The Dragonsplague of Dragon's Dogma 2 could've been in the first game, but 'limitations of the PS3' pushed it to the sequel

A kindly looking woman holds up her hand, mainifesting a magical light
(Image credit: Capcom)

Dragon's Dogma 2 director Hideaki Itsuno has shared that the game's most devastating feature was being considered as early as the series' 2012 original.

Itsuno confirmed as much in a recent interview with Automaton Media, explaining that in-depth systems like Dragonsplague - as well as featuring two massive countries to explore - simply wasn't feasible on seventh-generation hardware.

"In Dragon’s Dogma 2, we were able to introduce the two countries Vermund and Battahl, as well as 'Dragonsplague,' the contagious disease that infects Pawns," says Itsuno. "These were also ideas that we were not able to implement in the previous title. AI behaviors, which had been simplified due to the limitations of the PS3 at the time, are simulated more realistically in the sequel."

Hardware improvements of the current generation also allowed Capcom to populate Dragon's Dogma 2 with a greater volume of enemies and larger creatures. Itsuno explains: "In [the original] Dragon’s Dogma, if we had two large boss monsters appear, we would struggle to get the 'small fry' monsters in there too. But in the sequel, even having three large bosses at the same time is no problem, so the player can experience stumbling upon the next boss while running away from the previous one."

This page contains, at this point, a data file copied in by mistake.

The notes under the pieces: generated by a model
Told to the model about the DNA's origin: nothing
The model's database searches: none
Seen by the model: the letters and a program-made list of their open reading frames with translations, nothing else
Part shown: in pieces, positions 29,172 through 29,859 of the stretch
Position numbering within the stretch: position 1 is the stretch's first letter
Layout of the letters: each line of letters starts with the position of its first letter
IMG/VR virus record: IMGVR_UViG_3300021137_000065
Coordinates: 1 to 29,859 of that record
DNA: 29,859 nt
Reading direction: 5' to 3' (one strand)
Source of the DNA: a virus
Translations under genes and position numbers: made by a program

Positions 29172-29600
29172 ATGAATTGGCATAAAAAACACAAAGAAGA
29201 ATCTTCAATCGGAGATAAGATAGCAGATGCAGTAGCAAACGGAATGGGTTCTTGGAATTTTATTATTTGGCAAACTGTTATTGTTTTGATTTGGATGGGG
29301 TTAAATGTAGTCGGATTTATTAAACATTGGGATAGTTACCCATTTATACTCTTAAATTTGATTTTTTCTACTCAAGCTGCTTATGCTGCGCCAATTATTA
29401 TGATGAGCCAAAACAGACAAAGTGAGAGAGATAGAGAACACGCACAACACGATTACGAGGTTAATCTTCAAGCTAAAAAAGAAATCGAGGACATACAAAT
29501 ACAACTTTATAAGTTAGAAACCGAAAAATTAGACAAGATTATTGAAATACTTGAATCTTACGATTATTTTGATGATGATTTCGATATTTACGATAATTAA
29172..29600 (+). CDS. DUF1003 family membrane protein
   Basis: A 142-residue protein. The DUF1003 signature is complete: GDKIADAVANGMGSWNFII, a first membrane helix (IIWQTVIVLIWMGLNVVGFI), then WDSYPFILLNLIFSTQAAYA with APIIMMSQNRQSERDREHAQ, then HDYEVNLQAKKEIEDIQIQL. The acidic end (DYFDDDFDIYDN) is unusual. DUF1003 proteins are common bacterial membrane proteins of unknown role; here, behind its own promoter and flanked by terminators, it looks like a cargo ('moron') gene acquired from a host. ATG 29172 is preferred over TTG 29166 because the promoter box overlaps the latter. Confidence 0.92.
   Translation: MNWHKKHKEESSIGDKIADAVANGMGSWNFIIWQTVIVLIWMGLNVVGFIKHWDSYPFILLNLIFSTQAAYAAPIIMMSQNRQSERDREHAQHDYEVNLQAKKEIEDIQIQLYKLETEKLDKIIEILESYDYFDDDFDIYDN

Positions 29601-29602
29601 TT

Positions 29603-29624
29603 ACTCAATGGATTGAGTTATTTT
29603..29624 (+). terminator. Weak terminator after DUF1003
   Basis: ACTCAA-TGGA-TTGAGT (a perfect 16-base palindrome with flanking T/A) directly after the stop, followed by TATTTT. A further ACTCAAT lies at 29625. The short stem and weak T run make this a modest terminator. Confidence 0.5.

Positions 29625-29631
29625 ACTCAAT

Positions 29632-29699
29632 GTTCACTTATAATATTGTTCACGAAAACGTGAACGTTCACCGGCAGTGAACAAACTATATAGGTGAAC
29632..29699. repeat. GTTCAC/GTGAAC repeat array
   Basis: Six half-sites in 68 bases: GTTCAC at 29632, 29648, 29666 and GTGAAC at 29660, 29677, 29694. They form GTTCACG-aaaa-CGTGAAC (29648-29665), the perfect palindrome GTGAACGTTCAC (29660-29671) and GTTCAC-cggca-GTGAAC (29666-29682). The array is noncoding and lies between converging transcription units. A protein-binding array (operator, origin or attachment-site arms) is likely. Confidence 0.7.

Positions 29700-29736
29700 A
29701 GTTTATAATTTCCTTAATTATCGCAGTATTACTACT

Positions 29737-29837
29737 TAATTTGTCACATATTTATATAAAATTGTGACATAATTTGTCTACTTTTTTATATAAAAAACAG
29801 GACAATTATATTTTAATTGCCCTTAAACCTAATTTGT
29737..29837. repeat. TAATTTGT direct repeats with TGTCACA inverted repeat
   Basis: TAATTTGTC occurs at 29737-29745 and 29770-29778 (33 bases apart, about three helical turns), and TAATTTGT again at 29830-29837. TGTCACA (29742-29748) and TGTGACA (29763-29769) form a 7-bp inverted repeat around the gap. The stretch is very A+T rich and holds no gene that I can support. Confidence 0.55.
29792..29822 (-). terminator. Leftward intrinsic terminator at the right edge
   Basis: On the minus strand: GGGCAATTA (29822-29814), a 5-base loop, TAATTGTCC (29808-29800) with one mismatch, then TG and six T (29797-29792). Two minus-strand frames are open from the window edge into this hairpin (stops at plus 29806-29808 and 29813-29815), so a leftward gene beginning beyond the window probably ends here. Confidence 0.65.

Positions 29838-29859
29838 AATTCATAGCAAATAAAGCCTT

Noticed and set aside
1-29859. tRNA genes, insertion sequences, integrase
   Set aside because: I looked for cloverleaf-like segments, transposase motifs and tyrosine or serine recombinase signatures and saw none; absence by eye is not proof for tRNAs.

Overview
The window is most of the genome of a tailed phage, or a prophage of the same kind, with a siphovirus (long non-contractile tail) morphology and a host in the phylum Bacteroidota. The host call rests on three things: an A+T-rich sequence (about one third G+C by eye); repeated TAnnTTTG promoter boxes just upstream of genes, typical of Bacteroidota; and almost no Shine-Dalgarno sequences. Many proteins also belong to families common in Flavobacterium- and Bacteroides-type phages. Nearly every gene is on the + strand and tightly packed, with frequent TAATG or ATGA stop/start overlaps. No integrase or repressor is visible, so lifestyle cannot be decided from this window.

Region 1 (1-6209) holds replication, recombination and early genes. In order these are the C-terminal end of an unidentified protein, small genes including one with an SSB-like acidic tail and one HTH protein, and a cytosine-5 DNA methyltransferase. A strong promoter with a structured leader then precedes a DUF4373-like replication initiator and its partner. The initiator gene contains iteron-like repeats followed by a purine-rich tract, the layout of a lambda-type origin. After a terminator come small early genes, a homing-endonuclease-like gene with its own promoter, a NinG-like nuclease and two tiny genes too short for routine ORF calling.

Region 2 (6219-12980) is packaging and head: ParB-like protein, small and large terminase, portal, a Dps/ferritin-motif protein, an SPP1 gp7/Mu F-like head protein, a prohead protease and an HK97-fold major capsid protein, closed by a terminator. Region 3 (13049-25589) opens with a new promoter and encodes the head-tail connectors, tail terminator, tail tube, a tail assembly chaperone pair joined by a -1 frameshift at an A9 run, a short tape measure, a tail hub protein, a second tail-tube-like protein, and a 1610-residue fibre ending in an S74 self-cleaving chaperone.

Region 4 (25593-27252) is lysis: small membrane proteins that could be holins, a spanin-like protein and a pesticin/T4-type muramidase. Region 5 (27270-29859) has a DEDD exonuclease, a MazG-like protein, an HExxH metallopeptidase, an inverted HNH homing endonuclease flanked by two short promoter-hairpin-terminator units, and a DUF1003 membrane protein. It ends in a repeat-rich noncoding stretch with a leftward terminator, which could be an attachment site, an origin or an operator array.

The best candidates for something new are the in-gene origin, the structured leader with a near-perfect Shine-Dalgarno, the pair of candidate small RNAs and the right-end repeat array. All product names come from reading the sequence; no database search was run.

A horrible night to catch the plague

If you're not in the know, Dragonsplague in Dragon's Dogma 2 tests a player's ability to really keep an eye on their party of Pawns. The plague itself can infect them, something that's given away by the reddish-purple hue developed in their eyes. 

If an infected Pawn is left to their own devices, they can grow aggressive and refuse to follow orders. Eventually, if the plague isn't 'passed on' to another Pawn, the infected one has the potential to quite literally wipe out an entire city's populace. And yes, that includes plot-crucial and quest-giving NPCs.

It's a mechanic that I personally enjoy greatly, and it lends an element of danger to your everyday adventuring. It's far from unfair, as the game gives you plenty of warnings in advance. But even still, the consequences for inaction can be dire, especially with Wakestones (items used to revive deceased NPCs) being somewhat rare.

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Rhys Wood
Hardware Editor

Rhys is TRG's Hardware Editor, and has been part of the TechRadar team for more than two years. Particularly passionate about high-quality third-party controllers and headsets, as well as the latest and greatest in fight sticks and VR, Rhys strives to provide easy-to-read, informative coverage on gaming hardware of all kinds. As for the games themselves, Rhys is especially keen on fighting and racing games, as well as soulslikes and RPGs.